(Week 7 - Monday, Sept. 8)
In yesterday's column I suggested that not only management, but also the participants in the labor movement would perhaps benefit from examining more closely their roll in the whole Flint drama.
The laborer who lost his job may indeed, with justification, criticize the board and CEO of GM for what they perceive as the board's callous decision to move the majority of the plants to "cheap labor" locales. On the other hand, to even suggest that those who lost their jobs may have had a hand in the disaster may seem to many to be grossly insensitive, given the difference in the political power, monetary compensation and personal suffering experienced by those on the respective sides in the matter.
In last week's columns I offered the view that the Flint episode was a prime example of a phenomenon that is happening throughout the country, caused in large part by a lack of awareness in the corporate world of the effect of the private-bank-loan transaction by which our money is created and issued within our present monetary system.
It is only reasonable to ask, given that the unconsciousness about the monetary system is culture-wide, if the labor movement, like management, is not in its own way susceptible to a narrowed vision on the same subject, and thereby also an unwitting contributor to the calamities (like Flint) that have befallen its members.
The heroic pioneers of the unionization movement truly were the leading edge of a just attempt by working people to at last secure, among other things, a better-than-starvation share of the economic pie for their labors. The lot of, not only the strikers, but virtually all working people was transformed for the better, and the industries they worked for benefited as well because they now had customers for their products with money in their pockets. It was a win-win.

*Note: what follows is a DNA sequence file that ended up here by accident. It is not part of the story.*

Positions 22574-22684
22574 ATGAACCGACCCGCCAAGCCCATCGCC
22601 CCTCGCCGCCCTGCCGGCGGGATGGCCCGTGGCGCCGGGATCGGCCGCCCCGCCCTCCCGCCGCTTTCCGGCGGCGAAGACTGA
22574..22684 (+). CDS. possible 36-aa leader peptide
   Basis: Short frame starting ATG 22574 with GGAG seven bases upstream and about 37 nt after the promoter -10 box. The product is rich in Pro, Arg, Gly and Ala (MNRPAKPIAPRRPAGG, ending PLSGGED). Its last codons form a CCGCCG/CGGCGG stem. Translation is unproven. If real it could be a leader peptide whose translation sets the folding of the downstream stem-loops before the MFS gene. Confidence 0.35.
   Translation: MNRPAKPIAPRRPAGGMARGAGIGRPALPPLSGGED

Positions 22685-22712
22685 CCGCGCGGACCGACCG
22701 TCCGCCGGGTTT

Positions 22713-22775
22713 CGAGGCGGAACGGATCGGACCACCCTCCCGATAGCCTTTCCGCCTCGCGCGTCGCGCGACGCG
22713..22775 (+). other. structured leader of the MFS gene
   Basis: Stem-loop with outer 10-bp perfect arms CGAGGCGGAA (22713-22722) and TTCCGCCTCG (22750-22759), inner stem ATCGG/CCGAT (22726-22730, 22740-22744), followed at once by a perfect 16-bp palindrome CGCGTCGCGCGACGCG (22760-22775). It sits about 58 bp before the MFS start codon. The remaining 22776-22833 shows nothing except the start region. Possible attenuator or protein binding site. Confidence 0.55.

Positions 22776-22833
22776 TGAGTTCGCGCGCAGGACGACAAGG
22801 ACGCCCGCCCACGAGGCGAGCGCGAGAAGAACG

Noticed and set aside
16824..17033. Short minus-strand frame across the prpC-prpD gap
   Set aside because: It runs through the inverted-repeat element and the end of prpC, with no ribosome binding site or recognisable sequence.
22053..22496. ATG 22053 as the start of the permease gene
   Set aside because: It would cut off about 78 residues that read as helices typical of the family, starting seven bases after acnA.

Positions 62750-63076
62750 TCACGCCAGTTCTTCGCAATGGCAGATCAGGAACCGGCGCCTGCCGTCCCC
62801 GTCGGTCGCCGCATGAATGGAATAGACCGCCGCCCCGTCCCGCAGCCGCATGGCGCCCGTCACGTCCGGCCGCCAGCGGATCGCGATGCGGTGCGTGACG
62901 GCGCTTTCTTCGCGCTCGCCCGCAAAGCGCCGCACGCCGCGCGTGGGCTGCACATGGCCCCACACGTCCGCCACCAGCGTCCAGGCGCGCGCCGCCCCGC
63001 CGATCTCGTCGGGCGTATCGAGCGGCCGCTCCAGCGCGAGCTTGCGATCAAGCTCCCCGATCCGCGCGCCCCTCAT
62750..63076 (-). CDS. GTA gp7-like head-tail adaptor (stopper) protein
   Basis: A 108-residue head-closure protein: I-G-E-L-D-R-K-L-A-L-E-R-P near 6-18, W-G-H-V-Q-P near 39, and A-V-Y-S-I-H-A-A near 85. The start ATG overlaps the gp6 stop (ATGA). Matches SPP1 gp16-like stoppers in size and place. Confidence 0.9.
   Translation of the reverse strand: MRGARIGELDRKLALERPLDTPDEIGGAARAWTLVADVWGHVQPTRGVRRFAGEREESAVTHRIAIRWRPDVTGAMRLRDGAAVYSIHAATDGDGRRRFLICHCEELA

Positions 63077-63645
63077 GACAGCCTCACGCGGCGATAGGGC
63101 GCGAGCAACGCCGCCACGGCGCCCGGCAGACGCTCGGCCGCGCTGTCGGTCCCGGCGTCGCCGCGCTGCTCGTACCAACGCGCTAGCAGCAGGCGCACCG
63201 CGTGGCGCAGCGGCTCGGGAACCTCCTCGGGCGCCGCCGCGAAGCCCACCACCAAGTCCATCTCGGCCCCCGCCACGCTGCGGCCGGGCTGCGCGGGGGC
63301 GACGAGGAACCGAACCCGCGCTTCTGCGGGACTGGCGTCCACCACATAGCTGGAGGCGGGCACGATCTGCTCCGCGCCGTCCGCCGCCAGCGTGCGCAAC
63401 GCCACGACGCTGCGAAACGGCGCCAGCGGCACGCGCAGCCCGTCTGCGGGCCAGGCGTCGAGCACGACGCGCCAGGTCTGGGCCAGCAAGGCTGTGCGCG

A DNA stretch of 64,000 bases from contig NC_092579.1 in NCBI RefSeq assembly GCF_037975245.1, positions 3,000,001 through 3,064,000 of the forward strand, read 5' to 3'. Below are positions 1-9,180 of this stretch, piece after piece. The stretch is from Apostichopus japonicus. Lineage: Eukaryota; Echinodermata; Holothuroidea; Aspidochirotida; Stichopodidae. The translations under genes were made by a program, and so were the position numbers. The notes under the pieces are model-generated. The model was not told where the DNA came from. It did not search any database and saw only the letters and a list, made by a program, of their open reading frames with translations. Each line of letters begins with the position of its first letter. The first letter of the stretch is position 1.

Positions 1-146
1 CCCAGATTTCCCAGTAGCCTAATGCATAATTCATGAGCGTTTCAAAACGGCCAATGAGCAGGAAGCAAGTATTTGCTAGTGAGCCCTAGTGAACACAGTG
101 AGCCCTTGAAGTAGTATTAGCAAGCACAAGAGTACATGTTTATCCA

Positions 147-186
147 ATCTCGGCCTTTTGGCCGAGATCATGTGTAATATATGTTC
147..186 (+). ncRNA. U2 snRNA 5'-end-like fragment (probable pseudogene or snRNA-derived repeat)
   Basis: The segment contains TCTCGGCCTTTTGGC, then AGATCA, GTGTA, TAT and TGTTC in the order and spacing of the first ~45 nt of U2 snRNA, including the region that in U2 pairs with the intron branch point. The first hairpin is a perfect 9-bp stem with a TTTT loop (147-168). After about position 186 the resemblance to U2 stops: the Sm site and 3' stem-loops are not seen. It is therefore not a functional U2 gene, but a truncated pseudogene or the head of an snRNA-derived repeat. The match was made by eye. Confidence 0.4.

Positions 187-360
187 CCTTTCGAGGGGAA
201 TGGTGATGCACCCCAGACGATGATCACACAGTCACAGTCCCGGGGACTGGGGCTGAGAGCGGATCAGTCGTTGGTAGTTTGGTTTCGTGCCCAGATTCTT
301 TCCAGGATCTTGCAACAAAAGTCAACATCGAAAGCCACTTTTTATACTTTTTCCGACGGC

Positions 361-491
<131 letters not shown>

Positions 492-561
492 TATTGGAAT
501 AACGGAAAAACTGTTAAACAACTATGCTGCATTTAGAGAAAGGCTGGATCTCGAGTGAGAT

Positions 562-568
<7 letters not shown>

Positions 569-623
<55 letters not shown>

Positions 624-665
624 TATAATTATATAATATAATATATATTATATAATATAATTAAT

Over time, however, something began to change. That is that, for a variety of reasons, the "interest" payments necessary to keep a burgeoning cold-war, consumer-society superpower supplied with money began to double and redouble. This meant that, while the economy was expanding by leaps and bounds, and while it seemed to many (maybe most) citizens that it could go on doing so indefinitely, there was a growing shortfall in the ability of the citizens of the nation to, as consumers, purchase the full value of their own production in the nation's domestic marketplace.
For people who worked for a livelihood this meant that, because so much money was being lost to the "interest" payments required to service the "debt" against the large and growing money supply, there was certain to be a shortage of purchasing power circulating in the economy to pay their wages, regardless of how high or low they were (or how productive they were in their labors).
This shortage of buying power was at core, not a wage-price-and-productivity problem (important as these considerations are), but a monetary problem. Like the world of corporate management, the labor movement did not recognize that. The result was that, like management, they took measures that only made the matter worse, and hastened the crisis that culminated in the virtual abandonment of Flint by the auto industry.